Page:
What made 2019 an epic year in parks

January 10, 2020

Jodi Lastman

We are blown away by what we were able to collectively achieve in 2019. Whether you’re part of a community park group, a non-profit, a park professional, a municipal staff member or funder, you have been part of an epic year in city parks, and we thank you.

In 2020, stay in the know about funding, events, reports and more by signing up for the Park People Newsletter. You don’t want to miss any of what we have planned.

1. Collectively realizing the power of parks at Park People’s 2019 National Conference in Montreal

From reconciliation to climate change to equity, Canada’s most pressing and poignant social and environmental issues were surfaced at Park People’s 2019 Heart of the City Conference in Montreal.

Against the backdrop of iconic Montreal parks, our national conference brought together 200 park professionals and community leaders, featured 20+ diverse workshops and tours and connected people from 34 cities.

Among the highlights were keynote presentations from Rena Soutar, the first Reconciliation Planner at Vancouver Board of Parks and Recreation and Jérôme Dupras, bassist for the Cowboys Fringants and President of the Fondation pour la protection de l’environnement (Foundation for the Protection of the Environment.).

This biennial gathering is where park leaders and champions from across the country gather to learn and connect with one another. A special thank you to our presenting sponsor TD Bank Group, who made the conference possible through their global corporate citizenship platform, The Ready Commitment.

2. Ensuring the best city park practices spread through the Canadian City Parks Report

 

Snakes and Ladders Park, City of Richmond Hill

In its inaugural year, 23 municipalities signed on to participate in the Canadian City Parks Report tracking the trends, challenges, and leading practices in city parks across Canada.

Supported by The W. Garfield Weston Foundation, the report looks at city parks through the lens of 5 key themes and tracked how cities are performing.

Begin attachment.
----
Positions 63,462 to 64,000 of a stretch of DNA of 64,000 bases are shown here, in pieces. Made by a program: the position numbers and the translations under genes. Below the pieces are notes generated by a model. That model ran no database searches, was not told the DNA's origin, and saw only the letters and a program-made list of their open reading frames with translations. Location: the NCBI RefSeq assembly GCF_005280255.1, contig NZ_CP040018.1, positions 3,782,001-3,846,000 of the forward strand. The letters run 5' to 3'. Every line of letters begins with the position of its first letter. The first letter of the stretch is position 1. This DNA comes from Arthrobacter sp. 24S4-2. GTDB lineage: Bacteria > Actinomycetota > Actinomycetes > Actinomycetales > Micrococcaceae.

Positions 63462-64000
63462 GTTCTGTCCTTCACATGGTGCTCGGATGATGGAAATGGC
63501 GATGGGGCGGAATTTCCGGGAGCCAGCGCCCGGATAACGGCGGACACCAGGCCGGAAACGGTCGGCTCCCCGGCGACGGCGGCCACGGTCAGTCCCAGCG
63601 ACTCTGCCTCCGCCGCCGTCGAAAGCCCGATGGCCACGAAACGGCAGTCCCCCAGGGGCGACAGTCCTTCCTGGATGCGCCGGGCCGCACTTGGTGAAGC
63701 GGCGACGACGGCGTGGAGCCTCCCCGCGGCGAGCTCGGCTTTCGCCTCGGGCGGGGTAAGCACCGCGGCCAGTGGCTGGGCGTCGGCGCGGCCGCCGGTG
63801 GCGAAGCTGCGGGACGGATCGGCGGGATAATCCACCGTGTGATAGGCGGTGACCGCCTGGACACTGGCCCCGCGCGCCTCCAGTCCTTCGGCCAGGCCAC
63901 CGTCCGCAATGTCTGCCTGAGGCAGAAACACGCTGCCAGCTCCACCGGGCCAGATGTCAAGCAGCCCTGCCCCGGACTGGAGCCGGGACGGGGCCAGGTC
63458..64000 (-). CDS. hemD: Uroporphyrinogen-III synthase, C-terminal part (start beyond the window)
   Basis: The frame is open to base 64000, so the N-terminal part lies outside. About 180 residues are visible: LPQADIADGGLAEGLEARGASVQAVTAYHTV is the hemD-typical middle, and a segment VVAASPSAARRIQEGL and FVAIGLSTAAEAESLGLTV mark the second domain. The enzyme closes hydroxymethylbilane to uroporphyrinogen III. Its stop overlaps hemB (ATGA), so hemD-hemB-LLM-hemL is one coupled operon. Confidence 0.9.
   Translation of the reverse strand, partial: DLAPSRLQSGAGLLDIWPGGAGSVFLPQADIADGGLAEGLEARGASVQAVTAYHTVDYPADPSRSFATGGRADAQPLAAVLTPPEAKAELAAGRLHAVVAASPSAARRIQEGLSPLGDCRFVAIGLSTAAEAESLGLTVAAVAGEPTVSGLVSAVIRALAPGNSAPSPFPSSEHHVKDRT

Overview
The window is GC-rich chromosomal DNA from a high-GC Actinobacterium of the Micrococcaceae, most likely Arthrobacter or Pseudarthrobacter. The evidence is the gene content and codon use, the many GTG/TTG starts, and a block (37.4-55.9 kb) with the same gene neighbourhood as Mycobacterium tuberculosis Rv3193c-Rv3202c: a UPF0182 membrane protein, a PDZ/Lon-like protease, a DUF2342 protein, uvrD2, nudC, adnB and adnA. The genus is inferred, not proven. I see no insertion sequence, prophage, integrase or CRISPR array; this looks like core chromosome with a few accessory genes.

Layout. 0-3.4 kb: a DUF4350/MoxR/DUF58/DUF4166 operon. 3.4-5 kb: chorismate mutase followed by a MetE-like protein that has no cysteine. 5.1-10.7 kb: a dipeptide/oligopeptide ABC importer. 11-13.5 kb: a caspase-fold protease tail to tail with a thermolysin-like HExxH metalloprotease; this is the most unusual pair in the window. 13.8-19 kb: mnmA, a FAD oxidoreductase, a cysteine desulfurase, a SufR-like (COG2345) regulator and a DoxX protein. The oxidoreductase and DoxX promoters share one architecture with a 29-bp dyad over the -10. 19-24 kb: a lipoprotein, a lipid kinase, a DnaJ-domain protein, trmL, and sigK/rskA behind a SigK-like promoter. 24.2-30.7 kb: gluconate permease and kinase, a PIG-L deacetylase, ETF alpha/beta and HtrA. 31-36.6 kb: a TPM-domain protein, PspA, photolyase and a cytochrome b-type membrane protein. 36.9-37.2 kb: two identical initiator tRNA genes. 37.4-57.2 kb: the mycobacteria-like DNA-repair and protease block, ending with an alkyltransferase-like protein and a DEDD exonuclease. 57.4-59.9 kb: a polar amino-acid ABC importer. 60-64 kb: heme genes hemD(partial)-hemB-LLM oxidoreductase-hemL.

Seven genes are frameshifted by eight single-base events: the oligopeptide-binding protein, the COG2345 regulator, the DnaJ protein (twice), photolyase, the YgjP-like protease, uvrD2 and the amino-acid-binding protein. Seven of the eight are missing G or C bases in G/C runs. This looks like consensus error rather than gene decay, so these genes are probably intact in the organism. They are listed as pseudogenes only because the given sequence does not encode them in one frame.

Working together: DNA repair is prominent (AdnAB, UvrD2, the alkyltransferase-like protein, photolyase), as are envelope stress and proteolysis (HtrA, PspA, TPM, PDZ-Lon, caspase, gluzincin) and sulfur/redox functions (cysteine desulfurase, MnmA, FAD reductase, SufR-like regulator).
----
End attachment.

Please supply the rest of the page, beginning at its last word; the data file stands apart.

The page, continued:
The groundbreaking report, which was launched in June, was widely covered by the media, including stories in the Montreal Gazette, CBC and the Globe and Mail. We dove deep into topics covered in the report including how parks impact climate change, community health, biodiversity and seniors’ fitness.

The 2020 Canadian City Parks report will feature 29 cities and all new content. It will launch across Canada in June.

3. Making Green Spaces People Places with TD Park People Grants

 

In our most recent survey of city park groups across Canada, 78% of respondents said that raising funds is the single greatest challenge they face. The TD Park People Grants were created to help close this gap and help transform our green spaces into people places.

In the second year of the program, we expanded the TD Park People Grants program to 75 community groups and 225 park-based events in Metro Vancouver, Calgary, Edmonton, Greater Toronto Area, Ottawa, Montreal and Halifax Regional Municipality.

From a Vancouver community BBQ where 100 people gathered together for a free outdoor meal served on a 30ft long table, to a Zero Waste picnic at a Toronto park, offering people new ways to reduce their environmental footprint, the grants continue to demonstrate the incredible creativity of community park groups across Canada.

The grants are supported through TD Bank Group’s global corporate citizenship platform, The Ready Commitment.

Mark your calendars. The next round of TD Park People Grants open on January 15th, 2020 and will feature more cities and park events than ever.

4. Innovation and Animation with Public Space Incubator

 

The second year of the Public Space Incubator program continued to deliver wild and innovative ideas to bring people together in Toronto’s public spaces.